No Minimum Exemption for Crypto—EU Votes to Track all Transactions as Privacy Concerns Mount
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No Minimum Exemption for Crypto—EU Votes to Track all Transactions as Privacy Concerns Mount

EU's draft bill, if passed, could end privacy for cryptocurrency users in the region.
Neither the author, Tim Fries, nor this website, The Tokenist, provide financial advice. Please consult our website policy prior to making financial decisions.

Once the legislative machine sets a goal, it tends to be exceedingly difficult to put a spanner in its works. Not a month after the EU’s Markets in Crypto-assets (MiCA) draft almost banned Bitcoin under the sustainability framework, a more comprehensive threat emerged—the tracking of all crypto transfers without any exemption.

EU Proposal to Track Crypto Transactions Passes with Overwhelming Majority

Led by Spanish Green Party lawmaker, Ernest Urtasun, the new proposal on March 31st passed two committees:

  • Committee on Civil Liberties, Justice and Home Affairs (LIBE)
  • Committee on Economic and Monetary Affairs (ECON)

Overall, the proposal passed with overwhelming 93 votes in favor vs. 14 votes against. If the proposal goes through fully and is enacted as law, it will enable the tracking of all transactions, whether they are on centralized exchanges or DeFi platforms. All crypto services will have to collect sender/receiver information and give them away when requested by relevant authorities.

This is identical to the recent South Korean privacy crackdown which resulted in a negative Kimchi Premium. The EU’s version difference is that there is no minimum ~$820 limit for transactions. All transactions with traditional payments over $1,105.61 will also have to be reported, regardless if suspicious activity is warranted or not.

With the minimum transfer threshold removed, the EU mandate would make users register crypto transfers even from non-custodial (un-hosted) wallets. Instead, licensed crypto firms would be delegated to obtain, maintain, and divulge information of parties involved in transfers.

By Urtasun’s own account, the proposed law is a mirror of the Financial Action Task Force (FATF) guidelines on virtual asset service providers (VASPs), already implemented in South Korea with a minimum transfer threshold.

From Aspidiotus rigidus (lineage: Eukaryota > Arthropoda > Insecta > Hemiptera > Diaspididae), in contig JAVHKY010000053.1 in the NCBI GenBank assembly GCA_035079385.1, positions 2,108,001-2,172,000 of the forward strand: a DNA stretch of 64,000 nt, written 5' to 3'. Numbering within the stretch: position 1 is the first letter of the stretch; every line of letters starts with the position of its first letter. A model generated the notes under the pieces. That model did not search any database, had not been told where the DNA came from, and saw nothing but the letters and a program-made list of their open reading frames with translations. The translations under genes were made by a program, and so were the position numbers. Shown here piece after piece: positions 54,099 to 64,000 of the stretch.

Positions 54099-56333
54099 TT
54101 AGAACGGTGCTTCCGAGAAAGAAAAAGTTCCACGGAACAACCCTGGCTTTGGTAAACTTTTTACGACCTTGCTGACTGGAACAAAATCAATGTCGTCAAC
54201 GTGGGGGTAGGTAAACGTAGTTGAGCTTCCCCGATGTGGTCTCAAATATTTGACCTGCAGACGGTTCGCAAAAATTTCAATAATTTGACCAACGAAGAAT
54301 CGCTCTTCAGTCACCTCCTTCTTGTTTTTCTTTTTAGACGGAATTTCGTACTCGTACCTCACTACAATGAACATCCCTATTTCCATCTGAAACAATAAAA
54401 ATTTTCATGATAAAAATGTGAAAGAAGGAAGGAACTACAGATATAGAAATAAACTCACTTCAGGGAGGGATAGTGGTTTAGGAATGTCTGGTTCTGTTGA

It appears that the EU’s version got rid of the ‘de minimis’ threshold so as to be even more in line with the intergovernmental FATF, which was created by G7 nations in 1989 to combat tax evasion and money laundering.

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Bitcoin Down by 6.3% on News of EU Proposal But Recovers Quickly

Just as it seemed that Bitcoin was going for a breakout above $48k, the EU bill put a damper on the rally. From March 31st into April 1st, Bitcoin went down by 6.3%, to $44,414 from $47,430. However, as of press time, the price somewhat recovered, rising to $46.4k.

Image credit: Trading View

The bigger question is, what does it even mean to mandate the use of hosted wallets for crypto transfers? Any centralized crypto exchange account is also a hosted wallet, i.e. it holds the user’s private key. In contrast, users truly own funds only with a non-custodial wallet, as they hold private keys that unlock blockchain assets.

The fact is that no entity can intercept transfers between non-custodial wallets. For instance, if Tom sends Anna 1 BTC over MetaMask or Trezor, this transaction is merely recorded as such on the blockchain. If Tom and Anna have not already disclosed their identities by associating them with their crypto wallet addresses, they remain anonymous.

However, if Anna would then attempt to convert that 1 BTC into cash or another cryptocurrency, this is when the EU’s new mandate would come into play. For that to happen, she would have to transfer the BTC to a crypto platform licensed as FATF’s VASP.

From that point onward, the “crypto” part of cryptocurrency would be nullified. To restore it, one would then have to go to decentralized exchanges (DEXes) not subjected to FATF’s identity disclosure requirement. Yet, the end-line of owning crypto, to transferring it into a bank as usable fiat money, would again bring the user into the FATF’s KYC/AML framework.

Crypto Industry Leaders Feel New Draft Law is Bad Policy

Sometime in April, the draft will go through the EU’s parliament plenary session. Without a challenge by the plenary vote, which constitutes 1/10 of the member votes, the proposal then goes through a months-long trialogue between the EU Parliament, its Commission, and the Council.

This leaves a couple of months of lobbying for the rules to change. Presently, the opposing center-right European People’s Party (EPP) composes 175 member seats out of EP’s 705. EPP’s spokesperson, Markus Ferber, described the draft as unwarranted and disproportionate, stating that:

“With this approach of regulating new technologies, the European Union will fall further behind other, more open-minded jurisdictions.”

The CEO of Coinbase, Brian Armstrong, who regularly makes contracts with federal law enforcement agencies, called the proposal an attack on privacy. After all, Coinbase would have to know and verify the information of recipients alongside senders, even if recipients are not Coinbase customers.

“This eviscerates all of the EU’s work to be a global leader in privacy law and policy. It also disproportionately punishes crypto holders and erodes their individual rights in deeply concerning ways. It’s bad policy.”

Brian Armstrong

Patrick Hansen of Unstoppable Finance, heading the development of a DeFi wallet, retweeted a meme from the movie Inglorious Bastards. It refers to the end-point escalation of such legislation, as any non-custodial wallet can be recovered via remembered seed phrase. It then follows that the human brain can hold un-hosted wallets.

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